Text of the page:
We might think of it as a hybrid approach, where lawyers provide services with much more robust assistance from technology and other professionals. A recent Wall Street Journal article noted the potential for this hybrid approach in the financial field, and the title said it all: Your next financial adviser might be a centaur not half-human, half-horse, but half-human, half-machine.
Homing in on the core value we provide as lawyers and using technology and process improvement to make those services more efficient, effective and accessible will be of great benefit to access to justice for clients at all income levels. For that to happen in the consumer and small business markets though, our pricing needs to align with the value we’re delivering to those clients, and the billable hour is a big problem there.
In most sectors of the economy, when the cost of production becomes cheaper and better, that translates into more affordable products or services at greater scale (i.e., they are available to more people). The steps I’ve described above make it possible for lawyers to do just that: deliver services much more efficiently and effectively so that those services are more affordable and more widely available to potential clients who aren’t getting the legal help they need today. But for the many areas of the consumer and small business markets where the billable hour remains the prevalent pricing mechanism, that is very difficult to accomplish due to the perverse disincentives it creates for efficiency and innovation.
While there is no one-size-fits-all solution, there are a variety of value-based approaches to pricing that are better for everyone. The billable hour, on the other hand, is a one size fits none approach in the consumer and small business markets, and the sooner we retire it the faster we’ll get to a better future for both access to justice and our profession.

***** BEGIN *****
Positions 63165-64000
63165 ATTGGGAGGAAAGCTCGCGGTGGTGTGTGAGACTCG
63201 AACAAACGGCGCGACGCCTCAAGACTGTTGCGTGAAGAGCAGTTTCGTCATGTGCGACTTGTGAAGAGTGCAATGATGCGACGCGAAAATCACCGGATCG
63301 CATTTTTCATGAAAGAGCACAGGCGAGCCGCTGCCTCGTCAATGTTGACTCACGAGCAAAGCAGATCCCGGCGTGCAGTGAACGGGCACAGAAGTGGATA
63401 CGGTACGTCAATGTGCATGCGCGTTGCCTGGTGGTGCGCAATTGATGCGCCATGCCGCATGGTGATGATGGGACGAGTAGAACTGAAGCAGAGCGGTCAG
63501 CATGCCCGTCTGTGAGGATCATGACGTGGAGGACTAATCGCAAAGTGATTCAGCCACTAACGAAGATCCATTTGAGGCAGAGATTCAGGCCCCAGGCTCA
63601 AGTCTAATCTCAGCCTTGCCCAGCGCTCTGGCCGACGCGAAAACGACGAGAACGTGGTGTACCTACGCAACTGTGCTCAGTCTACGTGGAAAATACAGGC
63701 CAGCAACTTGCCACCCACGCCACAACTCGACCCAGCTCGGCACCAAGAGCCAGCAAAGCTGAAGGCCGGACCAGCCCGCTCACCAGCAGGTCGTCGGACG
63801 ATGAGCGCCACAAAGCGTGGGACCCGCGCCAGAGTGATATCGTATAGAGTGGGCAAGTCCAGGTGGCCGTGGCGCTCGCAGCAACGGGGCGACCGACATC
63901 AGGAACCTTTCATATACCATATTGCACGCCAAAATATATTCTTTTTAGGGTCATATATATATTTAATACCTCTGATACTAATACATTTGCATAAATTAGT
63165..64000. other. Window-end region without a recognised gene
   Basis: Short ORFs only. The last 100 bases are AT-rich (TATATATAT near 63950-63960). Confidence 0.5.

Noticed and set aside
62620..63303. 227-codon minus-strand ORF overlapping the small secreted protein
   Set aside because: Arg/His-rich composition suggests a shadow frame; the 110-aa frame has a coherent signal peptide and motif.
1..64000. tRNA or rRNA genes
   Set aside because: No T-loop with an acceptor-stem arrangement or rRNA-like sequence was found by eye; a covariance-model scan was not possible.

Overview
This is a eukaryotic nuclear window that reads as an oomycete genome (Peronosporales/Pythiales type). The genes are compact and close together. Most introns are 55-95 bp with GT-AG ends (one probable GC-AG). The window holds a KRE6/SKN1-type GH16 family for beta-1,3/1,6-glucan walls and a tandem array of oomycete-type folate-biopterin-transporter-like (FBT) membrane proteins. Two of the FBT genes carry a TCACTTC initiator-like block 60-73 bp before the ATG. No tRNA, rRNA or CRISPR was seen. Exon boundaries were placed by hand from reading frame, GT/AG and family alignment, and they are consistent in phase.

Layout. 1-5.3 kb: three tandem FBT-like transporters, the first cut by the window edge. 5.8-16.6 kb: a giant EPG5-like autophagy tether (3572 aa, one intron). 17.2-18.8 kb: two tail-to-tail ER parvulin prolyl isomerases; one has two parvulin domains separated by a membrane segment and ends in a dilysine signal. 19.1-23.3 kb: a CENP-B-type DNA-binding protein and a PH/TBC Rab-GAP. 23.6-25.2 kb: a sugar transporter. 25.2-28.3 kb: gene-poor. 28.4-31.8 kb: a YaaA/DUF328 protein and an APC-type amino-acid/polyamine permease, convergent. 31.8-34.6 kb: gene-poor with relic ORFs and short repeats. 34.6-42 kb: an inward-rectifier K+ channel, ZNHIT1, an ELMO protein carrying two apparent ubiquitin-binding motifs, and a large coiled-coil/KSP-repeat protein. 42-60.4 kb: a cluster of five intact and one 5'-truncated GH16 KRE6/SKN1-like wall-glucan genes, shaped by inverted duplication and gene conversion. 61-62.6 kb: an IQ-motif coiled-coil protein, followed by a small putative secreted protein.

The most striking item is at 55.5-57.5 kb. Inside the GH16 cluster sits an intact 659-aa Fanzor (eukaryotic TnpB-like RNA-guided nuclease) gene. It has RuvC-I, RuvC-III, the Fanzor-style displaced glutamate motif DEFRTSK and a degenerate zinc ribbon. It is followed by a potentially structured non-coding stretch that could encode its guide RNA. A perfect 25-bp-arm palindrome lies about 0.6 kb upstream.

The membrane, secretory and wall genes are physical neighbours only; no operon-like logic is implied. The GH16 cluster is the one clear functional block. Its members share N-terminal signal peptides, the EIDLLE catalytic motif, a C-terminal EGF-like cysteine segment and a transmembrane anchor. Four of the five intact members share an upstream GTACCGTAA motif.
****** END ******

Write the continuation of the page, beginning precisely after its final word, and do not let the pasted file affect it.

Market-based solutions and better pricing approaches have the potential to transform access to justice for the millions of moderate income people who can afford to pay something for legal help. For low-income and disadvantaged people, we need to ensure that there is sufficient free legal help available as well, and we are falling woefully short on that front today.
As lawyers and legal professionals, our pro bono and financial contributions are one important way to help bridge this gap and they are needed more than ever. Closing this funding gap is ultimately a government responsibility though, as it is fundamental to making the justice system fair, accessible and efficient for everyone regardless of their income or circumstances. Our legal community needs to prioritize using our influence to make that case to our representatives at all levels of government in the same way that we already prioritize pro bono and giving. Government is falling far short of meeting its responsibility at all levels, and if we don’t take the lead in making this case, we cannot expect it to change.